It’s always a thrill when wildlife visits our cabin in Silver Gate. Finding three otters in the stretch of Soda Butte Creek that borders our back yard was one of the highlights of the winter.
March kicked off with another memorable encounter when a moose family stopped by to say hello. “There’s a big animal in our yard,” Marie announced. “A moose! Two more!”
Sure enough, a moose mom and two good-sized yearling calves were ambling towards us from the creek. We watched through our front windows as they turned and walked over to our neighbor’s place before circling back. The calves cut over to our front sidewalk while the mom easily navigated the deep snow below our deck.
Camera in hand, I slipped out our side door, worried I might spook them. To my surprise both calves began calmly approaching me. Eyes wide and ears forward, they walked right up to the foot of the deck stairs, close enough that I had to stifle the urge to reach out and pet them. A light snow was falling and the air was so still I could hear each puff of the calves’ breath. Their mom seemed totally unconcerned.
Later I asked Jill and Greg, our neighbors who’ve lived here a long time, if they thought someone had been feeding the moose. The said they doubted it, that moose calves tend to be wary but also pretty curious.
The moose family showed up again the next two mornings. I was in Yellowstone and missed them both times, but we were happy that Marie’s daughter Audrey – who’d just arrived for a visit – had a chance to see them.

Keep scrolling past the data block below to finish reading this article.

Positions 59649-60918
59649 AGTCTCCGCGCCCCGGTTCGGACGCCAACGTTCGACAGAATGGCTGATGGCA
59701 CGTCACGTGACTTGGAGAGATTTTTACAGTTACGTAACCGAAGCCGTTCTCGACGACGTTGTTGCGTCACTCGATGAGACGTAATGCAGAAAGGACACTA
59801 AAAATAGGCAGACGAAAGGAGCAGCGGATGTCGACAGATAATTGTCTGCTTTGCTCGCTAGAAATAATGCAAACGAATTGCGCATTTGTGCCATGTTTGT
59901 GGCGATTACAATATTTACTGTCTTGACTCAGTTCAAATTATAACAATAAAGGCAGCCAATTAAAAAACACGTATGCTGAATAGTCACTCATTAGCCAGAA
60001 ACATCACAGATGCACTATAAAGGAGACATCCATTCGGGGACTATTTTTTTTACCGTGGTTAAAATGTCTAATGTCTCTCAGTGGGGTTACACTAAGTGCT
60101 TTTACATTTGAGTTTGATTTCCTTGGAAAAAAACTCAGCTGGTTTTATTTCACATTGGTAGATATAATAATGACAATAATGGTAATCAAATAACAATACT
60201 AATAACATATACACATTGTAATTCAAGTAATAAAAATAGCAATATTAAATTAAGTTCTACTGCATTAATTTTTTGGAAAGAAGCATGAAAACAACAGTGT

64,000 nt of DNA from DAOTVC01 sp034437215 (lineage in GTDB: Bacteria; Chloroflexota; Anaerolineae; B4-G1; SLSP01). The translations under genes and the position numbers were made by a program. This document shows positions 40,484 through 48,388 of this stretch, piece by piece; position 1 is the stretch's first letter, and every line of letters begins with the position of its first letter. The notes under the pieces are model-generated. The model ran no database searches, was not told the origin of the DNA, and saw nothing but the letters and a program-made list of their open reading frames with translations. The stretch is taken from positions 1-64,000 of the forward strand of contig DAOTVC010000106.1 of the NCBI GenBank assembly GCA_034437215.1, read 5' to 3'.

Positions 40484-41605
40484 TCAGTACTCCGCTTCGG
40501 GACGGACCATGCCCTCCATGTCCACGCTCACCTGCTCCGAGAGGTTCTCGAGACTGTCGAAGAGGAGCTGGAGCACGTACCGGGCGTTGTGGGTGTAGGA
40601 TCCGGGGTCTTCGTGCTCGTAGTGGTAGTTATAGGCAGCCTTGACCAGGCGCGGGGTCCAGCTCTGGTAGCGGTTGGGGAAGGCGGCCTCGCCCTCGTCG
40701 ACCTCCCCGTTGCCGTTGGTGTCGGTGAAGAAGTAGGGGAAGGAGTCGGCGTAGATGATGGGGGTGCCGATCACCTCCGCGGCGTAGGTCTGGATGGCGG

Audrey also had plenty of chances to see a local fox that Jill and Greg have been calling Hermione. For most of the winter we’ve been maintaining a bird feeder, and we think Hermione has been interested in the stray seeds that fall to the ground, or the possibility of catching a bird, or both. She’s extremely skittish and good photos have been tough to get. If Hermione sees us move – even inside the cabin – she immediately bolts away.
At one point in the middle of March it was warm enough that melting snow created a little pond in our driveway, and a bison decided it was a good place to grab a drink.
Later in March my niece Kate came for a visit. As Marie, Kate and I were eating dinner one night a small orange face appeared beside us at the window. “Uh, there’s a fox right there…” said Kate. Unlike Hermione, this fox seemed very comfortable around people and far more interested in our dinner than it should have been. I went outside for a closer look, assuming the fox would dart away, but instead it came right up to me. It seemed disappointed when it realized there would be no handout.
I’ve never considered myself much of a bird person, but Marie and I have really enjoyed watching all the activity at our bird feeder over the winter. Seven species have been our regular customers – Mountain Chickadees, Clark’s Nutcrackers, Pine Grosbeaks, Gray-crowned Rosy-Finches, Steller’s Jays, Red-breasted Nuthatches, and Canada Jays. The Canada Jays, which are bold enough to take food from our hands, have been a particular favorite.
Now that bears are starting to emerge from hibernation it’s time to take down the bird feeder for the season. Our bird crew has grown quite pushy, and we’re confident they will not react kindly to the new world order.
I love it that we never know what we’re going to see when we look out our window. (In early March someone actually saw a wolverine just eight miles from our place!) We’ve been disappointed that we haven’t spotted a single pine marten this season, but the otters, moose, bison, and foxes have more than picked up the slack.